Animals Affected Dogs Overview Diabetes mellitus (known simply as diabetes) is a serious disease of dogs. The main characteristic of diabetes is an inability to control the level of sugar in the blood. This leads to chronically high blood sugar levels, which in turn lead to the symptoms of the disease. Management of diabetes in dogs is challenging but possible. With proper treatment, many diabetic dogs lead essentially normal lives. However, without treatment the disease inevitably leads to serious complications. Diabetes in dogs is similar to type 1 (juvenile onset) diabetes in humans. Symptoms Symptoms of diabetes include: Weight loss Normal or increased appetite in the early stages of the disease; appetite may decline in the later stages. Lethargy A sudden change in the appearance of the eyes due to the formation of cataracts. In the end stages of the disease, coma and death Risk Factors and Prevention A genetic or hereditary predisposition to diabetes appears to be a primary risk factor. Dogs that suffer from one or multiple bouts of pancreatitis may develop diabetes as a consequence of damage to the pancreas. Dogs aged 4 - 14 years are at highest risk of pancreatitis. Female dogs are diagnosed with diabetes more often than males. Miniature Poodles, Miniature Schnauzers, Pugs, Samoyeds, and Toy Poodles suffer diabetes at higher rates than other breeds. Syndromes such as Cushing's disease and periodontal disease predispose dogs to diabetes. Complications Untreated diabetes leads to emaciation, chronic lethargy and weakness. Diabetic dogs are prone to urinary tract infections. House soiling may occur as well, due to increased frequency of urination. Insulin administration is the main method of treating diabetes in dogs. However, some dogs may suffer from accidental ov Continue reading >>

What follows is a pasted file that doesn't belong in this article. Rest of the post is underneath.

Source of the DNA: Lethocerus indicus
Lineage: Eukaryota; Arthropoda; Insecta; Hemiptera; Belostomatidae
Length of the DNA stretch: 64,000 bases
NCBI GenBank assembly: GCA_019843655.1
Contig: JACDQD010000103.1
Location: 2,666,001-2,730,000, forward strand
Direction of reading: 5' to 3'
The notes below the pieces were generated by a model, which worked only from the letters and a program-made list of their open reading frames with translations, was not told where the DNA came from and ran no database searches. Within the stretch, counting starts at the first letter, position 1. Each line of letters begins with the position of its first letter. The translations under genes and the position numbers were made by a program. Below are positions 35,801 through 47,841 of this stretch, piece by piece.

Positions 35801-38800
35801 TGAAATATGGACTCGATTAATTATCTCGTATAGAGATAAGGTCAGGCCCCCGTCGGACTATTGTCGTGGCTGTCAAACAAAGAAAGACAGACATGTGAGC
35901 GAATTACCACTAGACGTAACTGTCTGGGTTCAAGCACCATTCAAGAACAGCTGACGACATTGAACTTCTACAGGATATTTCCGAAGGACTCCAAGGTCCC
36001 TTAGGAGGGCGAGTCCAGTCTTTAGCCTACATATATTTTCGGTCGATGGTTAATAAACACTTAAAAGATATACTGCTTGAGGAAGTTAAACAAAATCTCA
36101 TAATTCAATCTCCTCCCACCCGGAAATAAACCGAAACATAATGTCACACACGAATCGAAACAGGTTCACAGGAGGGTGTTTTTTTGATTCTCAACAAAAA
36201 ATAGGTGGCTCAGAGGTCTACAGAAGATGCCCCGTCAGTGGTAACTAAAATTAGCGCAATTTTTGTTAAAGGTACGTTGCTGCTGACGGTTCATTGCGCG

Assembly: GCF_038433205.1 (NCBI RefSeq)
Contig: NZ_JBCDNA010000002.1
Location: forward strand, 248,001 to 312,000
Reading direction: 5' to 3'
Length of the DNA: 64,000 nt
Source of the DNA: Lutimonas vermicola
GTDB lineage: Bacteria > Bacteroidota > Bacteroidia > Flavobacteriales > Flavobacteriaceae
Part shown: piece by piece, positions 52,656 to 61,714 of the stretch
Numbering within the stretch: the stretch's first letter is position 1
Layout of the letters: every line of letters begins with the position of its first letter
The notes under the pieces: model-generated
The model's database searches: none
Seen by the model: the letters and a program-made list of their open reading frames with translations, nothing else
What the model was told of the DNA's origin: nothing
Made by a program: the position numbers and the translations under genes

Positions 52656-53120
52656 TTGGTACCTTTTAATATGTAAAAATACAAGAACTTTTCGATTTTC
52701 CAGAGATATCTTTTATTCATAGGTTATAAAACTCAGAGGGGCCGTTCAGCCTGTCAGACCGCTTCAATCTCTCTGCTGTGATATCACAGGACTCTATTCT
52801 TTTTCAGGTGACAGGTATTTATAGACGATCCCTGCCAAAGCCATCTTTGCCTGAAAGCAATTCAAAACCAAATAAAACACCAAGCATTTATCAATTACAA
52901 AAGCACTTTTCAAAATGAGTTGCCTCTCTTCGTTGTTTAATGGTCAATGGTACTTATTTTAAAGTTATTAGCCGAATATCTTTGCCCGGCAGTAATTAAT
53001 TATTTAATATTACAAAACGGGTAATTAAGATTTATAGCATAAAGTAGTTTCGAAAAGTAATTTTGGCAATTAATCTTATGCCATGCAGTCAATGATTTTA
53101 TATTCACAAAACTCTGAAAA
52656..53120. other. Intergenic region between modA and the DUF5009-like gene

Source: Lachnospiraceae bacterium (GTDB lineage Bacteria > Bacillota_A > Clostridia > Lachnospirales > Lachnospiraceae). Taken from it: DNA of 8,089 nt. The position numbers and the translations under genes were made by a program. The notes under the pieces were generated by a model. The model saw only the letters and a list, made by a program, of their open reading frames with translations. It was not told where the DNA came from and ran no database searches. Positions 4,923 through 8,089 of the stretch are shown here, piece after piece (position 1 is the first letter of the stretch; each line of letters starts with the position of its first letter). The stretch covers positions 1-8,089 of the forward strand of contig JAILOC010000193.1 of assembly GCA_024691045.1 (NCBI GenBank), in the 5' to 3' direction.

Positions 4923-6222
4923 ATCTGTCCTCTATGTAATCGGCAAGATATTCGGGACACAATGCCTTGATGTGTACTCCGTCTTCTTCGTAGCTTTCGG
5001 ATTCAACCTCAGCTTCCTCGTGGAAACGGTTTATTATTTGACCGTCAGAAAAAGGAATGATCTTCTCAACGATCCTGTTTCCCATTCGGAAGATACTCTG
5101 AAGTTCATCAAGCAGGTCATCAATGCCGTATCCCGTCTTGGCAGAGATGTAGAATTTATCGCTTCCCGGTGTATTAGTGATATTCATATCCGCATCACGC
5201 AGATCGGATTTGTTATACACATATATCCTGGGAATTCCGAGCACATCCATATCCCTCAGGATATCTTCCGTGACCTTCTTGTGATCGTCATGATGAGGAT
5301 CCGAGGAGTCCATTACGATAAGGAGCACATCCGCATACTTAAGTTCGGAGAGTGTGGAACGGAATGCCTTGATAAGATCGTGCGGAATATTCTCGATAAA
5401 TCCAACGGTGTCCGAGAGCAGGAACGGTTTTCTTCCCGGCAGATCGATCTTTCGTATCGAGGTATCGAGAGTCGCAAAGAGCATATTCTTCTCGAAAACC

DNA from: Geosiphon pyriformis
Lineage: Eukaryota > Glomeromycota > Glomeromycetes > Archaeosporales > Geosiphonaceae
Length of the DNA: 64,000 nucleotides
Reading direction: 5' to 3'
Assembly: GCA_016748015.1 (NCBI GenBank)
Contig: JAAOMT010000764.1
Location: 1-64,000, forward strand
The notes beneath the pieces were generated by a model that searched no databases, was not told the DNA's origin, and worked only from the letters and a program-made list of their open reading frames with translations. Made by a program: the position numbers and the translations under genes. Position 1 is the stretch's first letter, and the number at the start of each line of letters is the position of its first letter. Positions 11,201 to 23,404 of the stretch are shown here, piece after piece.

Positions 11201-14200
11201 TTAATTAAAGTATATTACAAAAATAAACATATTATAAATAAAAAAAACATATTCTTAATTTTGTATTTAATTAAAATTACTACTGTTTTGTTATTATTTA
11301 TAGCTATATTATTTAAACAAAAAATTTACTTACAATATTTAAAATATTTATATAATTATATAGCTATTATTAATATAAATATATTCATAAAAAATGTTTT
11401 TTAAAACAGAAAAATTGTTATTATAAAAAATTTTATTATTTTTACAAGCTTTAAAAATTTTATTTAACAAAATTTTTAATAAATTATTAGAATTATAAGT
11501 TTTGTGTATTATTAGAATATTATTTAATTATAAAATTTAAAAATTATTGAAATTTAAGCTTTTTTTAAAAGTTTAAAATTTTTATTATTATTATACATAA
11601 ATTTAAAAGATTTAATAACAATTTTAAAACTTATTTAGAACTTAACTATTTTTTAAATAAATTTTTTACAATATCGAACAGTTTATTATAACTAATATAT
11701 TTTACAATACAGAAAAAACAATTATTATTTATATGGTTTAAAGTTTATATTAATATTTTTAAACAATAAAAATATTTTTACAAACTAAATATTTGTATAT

Diabetes In Cats

Diabetes In Cats